Whether you own a single-family rental home or a large apartment complex, property insurance is crucial to protect your rental property from many types of perils. An experienced agent will analyze your rental operation and recommend a policy for you.
Most property insurance covers damages or losses from fire, storms, and burglary. Be sure to check out whether your policy will cover "loss of rents" as a result of one of these perils (such as a fire in your building which makes a unit uninhabitable).
Property insurance should also reimburse your losses from vandalism (whether by a disgruntled tenant who punches holes in an apartment wall or a local teenager who paints graffiti on the side of your building). Always report vandalism to your local police department (your insurance company may require a police report before reimbursing you for vandalism-caused damage).
Property insurance does not cover all losses (mudslides, for example, may be excluded), so be sure you know what is and is not covered and the dollar limits of your policy.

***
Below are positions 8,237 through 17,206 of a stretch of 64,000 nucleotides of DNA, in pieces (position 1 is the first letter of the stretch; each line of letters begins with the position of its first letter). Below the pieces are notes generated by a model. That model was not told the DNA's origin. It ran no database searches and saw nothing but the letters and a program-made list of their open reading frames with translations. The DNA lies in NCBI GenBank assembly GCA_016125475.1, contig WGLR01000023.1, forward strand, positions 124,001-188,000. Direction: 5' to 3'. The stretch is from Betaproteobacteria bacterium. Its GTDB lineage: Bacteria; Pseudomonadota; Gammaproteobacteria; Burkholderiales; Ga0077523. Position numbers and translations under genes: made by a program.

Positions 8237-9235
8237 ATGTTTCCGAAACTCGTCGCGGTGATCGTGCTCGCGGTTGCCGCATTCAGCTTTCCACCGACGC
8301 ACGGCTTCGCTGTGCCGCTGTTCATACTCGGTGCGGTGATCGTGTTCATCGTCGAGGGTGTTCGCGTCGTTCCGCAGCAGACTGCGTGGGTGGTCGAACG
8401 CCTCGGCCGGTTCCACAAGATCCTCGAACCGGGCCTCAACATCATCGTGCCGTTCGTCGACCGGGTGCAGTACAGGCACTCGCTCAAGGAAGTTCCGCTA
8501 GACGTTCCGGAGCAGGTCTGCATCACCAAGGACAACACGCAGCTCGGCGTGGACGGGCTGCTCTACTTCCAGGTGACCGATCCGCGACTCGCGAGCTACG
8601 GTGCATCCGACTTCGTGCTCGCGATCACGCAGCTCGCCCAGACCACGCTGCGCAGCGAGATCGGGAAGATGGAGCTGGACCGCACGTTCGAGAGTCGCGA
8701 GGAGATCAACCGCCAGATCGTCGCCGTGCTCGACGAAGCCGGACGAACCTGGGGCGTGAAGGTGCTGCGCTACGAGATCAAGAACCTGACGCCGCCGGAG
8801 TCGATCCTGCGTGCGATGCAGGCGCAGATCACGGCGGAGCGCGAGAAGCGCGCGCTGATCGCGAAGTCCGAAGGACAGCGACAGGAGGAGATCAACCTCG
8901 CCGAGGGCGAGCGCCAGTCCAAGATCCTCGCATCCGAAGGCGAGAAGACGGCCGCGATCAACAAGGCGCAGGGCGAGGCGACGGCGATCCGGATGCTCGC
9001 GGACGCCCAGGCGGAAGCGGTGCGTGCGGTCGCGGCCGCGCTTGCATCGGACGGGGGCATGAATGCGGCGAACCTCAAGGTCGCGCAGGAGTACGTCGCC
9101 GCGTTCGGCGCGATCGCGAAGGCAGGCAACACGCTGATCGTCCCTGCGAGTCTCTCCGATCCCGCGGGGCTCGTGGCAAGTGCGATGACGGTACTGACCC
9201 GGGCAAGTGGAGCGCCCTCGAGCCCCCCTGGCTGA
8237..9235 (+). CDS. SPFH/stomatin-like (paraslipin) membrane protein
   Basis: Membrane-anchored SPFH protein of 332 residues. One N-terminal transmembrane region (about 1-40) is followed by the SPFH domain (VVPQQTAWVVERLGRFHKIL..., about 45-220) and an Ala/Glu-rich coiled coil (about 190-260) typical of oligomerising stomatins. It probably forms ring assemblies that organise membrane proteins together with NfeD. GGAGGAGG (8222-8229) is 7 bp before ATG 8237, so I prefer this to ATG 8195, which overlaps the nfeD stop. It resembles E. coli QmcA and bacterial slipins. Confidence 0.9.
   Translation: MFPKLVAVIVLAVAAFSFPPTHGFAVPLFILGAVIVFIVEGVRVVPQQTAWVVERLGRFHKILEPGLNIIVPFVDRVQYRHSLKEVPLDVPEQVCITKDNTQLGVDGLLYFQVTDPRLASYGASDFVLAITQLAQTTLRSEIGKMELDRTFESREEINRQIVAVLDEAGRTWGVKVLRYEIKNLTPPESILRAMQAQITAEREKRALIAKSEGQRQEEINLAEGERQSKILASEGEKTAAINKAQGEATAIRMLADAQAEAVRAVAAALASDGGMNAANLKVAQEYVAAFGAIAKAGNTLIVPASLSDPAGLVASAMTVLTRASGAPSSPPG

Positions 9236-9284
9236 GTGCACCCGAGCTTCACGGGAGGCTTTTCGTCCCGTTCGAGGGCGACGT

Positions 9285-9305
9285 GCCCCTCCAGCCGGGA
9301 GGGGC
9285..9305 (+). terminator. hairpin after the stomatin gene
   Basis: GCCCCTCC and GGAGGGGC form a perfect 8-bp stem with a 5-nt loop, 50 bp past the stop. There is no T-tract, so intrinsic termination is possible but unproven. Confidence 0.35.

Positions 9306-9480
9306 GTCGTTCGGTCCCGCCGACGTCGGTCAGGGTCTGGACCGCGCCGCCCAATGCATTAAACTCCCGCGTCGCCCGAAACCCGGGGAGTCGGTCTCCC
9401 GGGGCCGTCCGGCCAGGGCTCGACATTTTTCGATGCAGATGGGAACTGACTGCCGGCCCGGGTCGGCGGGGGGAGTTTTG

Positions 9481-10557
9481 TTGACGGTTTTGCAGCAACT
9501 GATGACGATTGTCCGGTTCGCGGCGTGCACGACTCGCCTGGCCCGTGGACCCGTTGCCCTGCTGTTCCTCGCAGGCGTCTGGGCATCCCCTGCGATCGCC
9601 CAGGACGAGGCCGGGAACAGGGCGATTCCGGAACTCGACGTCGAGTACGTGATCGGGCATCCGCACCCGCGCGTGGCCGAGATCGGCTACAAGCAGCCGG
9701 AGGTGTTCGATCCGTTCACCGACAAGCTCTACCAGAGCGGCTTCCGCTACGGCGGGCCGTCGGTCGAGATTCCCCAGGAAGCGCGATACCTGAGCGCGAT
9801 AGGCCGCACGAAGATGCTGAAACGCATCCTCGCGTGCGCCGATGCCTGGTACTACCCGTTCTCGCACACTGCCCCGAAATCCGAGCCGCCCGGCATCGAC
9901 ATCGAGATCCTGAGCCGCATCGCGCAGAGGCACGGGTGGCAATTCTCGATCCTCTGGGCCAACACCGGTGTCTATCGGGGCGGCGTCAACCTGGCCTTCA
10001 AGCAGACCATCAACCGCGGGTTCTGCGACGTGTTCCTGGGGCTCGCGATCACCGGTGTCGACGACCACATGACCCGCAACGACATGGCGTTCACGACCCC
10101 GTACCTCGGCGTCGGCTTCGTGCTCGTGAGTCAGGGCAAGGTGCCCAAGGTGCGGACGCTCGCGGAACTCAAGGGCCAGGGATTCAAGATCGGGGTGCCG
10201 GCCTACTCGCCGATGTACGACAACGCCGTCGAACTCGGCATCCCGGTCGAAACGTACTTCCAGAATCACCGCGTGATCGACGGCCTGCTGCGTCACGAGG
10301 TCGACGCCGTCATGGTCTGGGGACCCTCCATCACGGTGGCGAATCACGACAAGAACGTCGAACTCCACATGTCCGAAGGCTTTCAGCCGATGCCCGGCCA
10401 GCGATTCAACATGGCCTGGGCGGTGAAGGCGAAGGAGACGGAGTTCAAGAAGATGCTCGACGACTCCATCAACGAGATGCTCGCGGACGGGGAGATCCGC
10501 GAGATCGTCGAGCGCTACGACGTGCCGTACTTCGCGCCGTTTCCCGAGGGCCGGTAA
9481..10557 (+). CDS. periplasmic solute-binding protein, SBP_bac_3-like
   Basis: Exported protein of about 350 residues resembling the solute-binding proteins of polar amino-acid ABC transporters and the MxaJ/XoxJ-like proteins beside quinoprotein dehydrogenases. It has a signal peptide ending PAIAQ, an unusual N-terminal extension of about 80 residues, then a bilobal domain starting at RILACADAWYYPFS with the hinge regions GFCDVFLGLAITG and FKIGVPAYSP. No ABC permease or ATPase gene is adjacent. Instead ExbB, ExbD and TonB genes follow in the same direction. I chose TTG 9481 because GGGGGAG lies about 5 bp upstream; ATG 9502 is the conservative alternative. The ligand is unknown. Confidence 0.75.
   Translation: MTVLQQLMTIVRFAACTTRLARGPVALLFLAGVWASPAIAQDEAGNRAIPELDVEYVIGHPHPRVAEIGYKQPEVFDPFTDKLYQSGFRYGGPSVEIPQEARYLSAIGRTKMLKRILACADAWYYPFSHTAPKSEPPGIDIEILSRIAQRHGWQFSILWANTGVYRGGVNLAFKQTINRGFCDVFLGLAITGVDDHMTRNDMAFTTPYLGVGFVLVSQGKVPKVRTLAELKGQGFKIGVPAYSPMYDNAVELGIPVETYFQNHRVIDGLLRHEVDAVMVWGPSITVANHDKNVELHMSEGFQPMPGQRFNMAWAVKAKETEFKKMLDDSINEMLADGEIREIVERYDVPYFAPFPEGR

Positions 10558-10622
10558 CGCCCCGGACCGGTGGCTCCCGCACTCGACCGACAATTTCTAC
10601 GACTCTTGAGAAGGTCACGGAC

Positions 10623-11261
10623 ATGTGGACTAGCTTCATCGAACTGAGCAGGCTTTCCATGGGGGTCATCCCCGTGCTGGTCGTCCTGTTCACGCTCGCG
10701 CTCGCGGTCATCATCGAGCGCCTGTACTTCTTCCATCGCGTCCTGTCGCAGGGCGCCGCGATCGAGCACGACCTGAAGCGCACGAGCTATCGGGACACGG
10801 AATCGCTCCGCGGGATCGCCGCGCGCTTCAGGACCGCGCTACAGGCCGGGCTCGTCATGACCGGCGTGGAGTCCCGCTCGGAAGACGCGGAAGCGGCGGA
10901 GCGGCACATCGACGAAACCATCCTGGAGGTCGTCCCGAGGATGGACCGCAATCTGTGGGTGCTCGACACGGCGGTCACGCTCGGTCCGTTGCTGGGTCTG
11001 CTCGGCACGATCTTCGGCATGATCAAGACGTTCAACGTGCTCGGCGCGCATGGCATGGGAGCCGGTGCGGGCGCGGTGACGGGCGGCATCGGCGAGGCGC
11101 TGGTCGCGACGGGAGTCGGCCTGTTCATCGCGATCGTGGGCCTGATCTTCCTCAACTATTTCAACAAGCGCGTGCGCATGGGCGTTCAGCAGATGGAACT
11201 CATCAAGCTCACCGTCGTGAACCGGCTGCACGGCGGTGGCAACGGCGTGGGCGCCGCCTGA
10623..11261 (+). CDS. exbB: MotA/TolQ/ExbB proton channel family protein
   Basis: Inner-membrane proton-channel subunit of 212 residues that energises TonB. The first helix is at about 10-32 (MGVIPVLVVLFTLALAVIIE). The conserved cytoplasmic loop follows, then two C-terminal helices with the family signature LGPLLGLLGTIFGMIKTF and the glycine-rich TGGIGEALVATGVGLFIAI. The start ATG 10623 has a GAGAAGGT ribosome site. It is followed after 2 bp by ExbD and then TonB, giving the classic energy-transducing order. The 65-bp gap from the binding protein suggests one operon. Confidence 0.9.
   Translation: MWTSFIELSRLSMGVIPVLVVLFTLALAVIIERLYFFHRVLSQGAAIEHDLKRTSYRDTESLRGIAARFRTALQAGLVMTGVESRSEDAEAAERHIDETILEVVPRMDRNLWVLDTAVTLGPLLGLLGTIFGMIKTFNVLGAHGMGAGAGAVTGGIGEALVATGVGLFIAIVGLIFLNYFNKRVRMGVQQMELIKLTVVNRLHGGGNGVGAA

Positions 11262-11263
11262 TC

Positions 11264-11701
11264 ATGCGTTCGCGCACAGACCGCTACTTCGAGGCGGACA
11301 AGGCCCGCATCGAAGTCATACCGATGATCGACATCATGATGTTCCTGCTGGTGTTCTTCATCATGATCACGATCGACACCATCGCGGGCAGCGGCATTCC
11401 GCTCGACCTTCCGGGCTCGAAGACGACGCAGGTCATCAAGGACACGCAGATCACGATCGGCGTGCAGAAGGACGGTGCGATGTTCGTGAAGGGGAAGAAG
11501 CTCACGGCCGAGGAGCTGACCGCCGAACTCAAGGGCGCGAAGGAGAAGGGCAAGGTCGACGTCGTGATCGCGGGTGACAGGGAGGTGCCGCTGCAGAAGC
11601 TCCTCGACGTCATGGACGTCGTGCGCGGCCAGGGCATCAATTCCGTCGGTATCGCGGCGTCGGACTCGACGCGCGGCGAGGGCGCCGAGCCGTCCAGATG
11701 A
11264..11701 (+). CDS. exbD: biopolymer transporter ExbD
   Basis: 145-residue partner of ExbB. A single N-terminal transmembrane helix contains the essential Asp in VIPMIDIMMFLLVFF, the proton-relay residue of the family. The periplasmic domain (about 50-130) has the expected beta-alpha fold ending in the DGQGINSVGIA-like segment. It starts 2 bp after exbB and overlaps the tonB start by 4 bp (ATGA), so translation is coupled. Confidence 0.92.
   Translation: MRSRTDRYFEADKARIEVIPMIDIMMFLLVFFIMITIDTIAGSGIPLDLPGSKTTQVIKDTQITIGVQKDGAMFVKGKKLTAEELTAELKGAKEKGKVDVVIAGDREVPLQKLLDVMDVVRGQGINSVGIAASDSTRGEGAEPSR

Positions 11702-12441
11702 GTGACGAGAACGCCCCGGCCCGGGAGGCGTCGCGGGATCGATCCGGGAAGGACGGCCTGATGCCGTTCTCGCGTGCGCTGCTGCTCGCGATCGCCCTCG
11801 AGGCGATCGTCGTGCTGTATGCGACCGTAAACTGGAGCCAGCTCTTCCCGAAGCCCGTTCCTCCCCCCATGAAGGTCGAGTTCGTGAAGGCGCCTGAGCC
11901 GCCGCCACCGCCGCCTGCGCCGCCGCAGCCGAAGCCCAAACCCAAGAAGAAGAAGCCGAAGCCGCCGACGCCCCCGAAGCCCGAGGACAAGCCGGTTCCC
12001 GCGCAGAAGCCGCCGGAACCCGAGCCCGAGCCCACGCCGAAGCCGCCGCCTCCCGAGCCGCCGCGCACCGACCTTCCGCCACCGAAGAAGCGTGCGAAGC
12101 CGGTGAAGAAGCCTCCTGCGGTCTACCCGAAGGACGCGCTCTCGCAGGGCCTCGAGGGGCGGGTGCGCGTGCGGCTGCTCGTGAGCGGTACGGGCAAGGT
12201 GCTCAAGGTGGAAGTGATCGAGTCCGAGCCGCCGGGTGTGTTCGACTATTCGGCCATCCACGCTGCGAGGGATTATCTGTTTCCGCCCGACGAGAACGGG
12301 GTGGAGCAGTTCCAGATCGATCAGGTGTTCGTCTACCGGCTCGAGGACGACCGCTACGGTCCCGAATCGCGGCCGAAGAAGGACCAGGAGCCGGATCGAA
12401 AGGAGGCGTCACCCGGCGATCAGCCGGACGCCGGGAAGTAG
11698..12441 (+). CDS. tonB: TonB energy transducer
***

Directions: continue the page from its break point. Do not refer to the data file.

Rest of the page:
Learn more about Key Terms in Leases and Rental Agreements.
Depending on where your property is located, you may want to purchase additional protection for special perils such as earthquakes and floods (these are not typically included in property insurance policies).
A comprehensive policy will also include liability insurance, covering injuries or losses suffered by tenants and others as a result of a defective condition on your rental property. For example, if your tenant breaks a leg as a result of falling down your broken front steps, liability insurance will cover the tenant's medical bills. Liability insurance will also cover lawyers' bills for defending personal injury lawsuits against you. The most comprehensive type of liability insurance covers libel, discrimination, unlawful or retaliatory eviction, and invasion of privacy (with some exclusions, such as intentional acts or violations of criminal statutes).
Learn about the Landlord's Responsibility for Maintenance and Repairs.
Many landlords (particularly in high-end rentals) require tenants to buy renters' insurance. This covers the tenant from losses or damage to their belongings due to theft or fire. Renters' insurance also covers as injury to other people or property damage caused by the tenant's negligence.